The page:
with seven rebounds,
four assists, two
blocks and two steals.
UBC shot 60 per cent
and held the 'Horns
to 33 per cent in a 78-
48 victory.
The Birds' season
has followed a
strange trajectory—
UBC lost all six of
their games before
the Christmas break,
scoring an anemic 52
points per game. But
after a stint practicing with the Brock University team, the Birds
came out of the break and won all but four of
their next ten games.
"I think we really worked hard—even
though we lost those games, I think we were
working hard and improving all through
that," said MacLeod.
The key for UBC has been the play of its
young players—the Birds start two true freshmen (MacLeod
and guard Julie Smulders, both Lord Byng Secondary Class
of '98), one second-year player (guard Charmaine Adams,
Richmond Secondary Class of '97), a third-year college
transfer (guard Stacy Reykdal) and Mills. It's a young lineup
that is reaping dividends.
"Maybe that's why this is such a great year—we have the
talent but we also have the enthusiasm that comes with
being young," said Mills. "What rookie didn't show up to
BOA, INSIDE AND ALL OVER: Jessica "Boa" Mills (centre) scored 47 points over
the weekend to break the UBC single-season scoring record held by Roj
Johal. Mills now has 581 points to Johal's 574 in 1989 . richard lam photo
play this year?"
Whether the rookies can show up and play in the boisterously loud, claustrophobic atmosphere of McKinnon will
be a massive factor against the Vikes—but at least this year,
UBC is walking into a series with the confidence that they
belong there.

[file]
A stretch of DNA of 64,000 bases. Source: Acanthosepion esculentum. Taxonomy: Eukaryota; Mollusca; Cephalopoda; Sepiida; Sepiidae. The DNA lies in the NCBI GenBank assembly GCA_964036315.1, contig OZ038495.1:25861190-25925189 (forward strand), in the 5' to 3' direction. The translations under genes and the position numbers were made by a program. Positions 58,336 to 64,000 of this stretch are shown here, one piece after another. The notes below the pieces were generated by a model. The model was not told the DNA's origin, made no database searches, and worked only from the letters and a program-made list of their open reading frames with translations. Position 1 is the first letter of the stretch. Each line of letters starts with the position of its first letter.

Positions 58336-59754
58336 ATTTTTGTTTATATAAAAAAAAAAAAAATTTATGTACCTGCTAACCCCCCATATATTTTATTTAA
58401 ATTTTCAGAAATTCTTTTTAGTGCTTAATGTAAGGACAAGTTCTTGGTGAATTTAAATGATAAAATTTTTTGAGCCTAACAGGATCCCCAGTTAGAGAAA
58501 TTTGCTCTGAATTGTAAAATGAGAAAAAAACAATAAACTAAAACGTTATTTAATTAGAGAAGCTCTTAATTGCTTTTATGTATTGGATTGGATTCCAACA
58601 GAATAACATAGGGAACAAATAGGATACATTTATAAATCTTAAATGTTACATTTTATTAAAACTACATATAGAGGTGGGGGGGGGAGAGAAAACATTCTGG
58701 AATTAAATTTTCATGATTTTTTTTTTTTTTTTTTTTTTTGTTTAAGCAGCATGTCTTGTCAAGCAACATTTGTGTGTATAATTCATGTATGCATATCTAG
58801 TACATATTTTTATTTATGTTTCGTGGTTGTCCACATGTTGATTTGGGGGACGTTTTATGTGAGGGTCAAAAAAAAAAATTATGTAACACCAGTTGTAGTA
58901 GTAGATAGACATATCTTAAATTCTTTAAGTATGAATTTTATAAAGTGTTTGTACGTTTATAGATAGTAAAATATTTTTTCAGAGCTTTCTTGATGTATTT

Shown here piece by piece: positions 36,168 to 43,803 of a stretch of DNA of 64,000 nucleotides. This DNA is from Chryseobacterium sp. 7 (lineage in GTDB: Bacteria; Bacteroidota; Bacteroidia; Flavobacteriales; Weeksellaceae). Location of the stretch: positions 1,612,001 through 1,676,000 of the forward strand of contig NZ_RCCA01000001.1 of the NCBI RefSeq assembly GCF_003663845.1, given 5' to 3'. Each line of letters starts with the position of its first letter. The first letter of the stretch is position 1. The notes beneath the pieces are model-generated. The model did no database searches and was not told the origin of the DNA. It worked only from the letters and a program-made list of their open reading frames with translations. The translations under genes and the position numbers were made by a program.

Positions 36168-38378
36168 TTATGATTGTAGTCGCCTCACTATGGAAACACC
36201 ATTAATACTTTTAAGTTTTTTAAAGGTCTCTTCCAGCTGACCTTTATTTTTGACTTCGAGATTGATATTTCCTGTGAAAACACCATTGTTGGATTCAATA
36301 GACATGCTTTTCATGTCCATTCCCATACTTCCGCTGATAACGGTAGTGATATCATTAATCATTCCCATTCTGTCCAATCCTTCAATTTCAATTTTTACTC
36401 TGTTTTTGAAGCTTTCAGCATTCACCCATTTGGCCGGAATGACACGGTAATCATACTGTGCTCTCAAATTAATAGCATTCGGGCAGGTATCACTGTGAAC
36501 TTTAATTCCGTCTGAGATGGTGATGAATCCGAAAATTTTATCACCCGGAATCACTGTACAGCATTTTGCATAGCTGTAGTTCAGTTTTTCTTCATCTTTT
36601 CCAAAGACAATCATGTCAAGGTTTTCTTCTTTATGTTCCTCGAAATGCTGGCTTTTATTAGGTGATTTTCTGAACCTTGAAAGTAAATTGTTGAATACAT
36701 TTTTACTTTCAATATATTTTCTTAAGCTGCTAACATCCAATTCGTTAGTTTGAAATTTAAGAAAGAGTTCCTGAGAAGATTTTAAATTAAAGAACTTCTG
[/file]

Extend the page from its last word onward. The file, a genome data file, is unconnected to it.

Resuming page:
"Previous years, not living up to expectations, and starting to get down on yourself, it does get really difficult," said
Mills. "We believe that we deserve it this year."<" iY. FEBRUARY 23. 1999
i As the cars whiz incessant-   leave for school with the
flTidUMMtlSKI
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apartment s    poor   decrying the incarceration
taViimrai'iv
■•MiinrcKiii
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sit in front of the TV, brains pick     up      our     Morton
melting   from   the    irre- Anthologies, put them right
versible effects of daytime back    down    again,    and
viewing, as our roommates change the channel.
—torn peacock
the ubyssey:
fighting the tide \
since 1918:
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■64 MB SDRAM
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■Integrated 3D Sound
with 120 Watt speakers
■40X (max.! C»R0M drive
■Zoltrix V90 56k PCI modem
■ATX Format & 2 USB Ports
■Windows 98 (w/ CD!)      ,;:
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Pentium*]!
I.MOC    t   *   ft   O   M     MM.
$2049
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Campus Computers
Vancouver (604) 730-6886
U.B.C. (604) 228-8080 • Surrey (604) 501-0328
Coquitlam (604) 517-8080 • Kelowna (250) 862-3188
www.campuscomputers.com
these special
prices.'
Brother 1020 laser printer. $385
Mustek Colour Scanner. $85'
ir SVGA monitor $999
300WSubw»fer $89
Canon Digital PC Camera  $815
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Internet conferencing kit $ 179
Power bar w/ phone protection.... $39
V90 56K PO modem $59
HP 7200 CD Writer. $419
Microsoft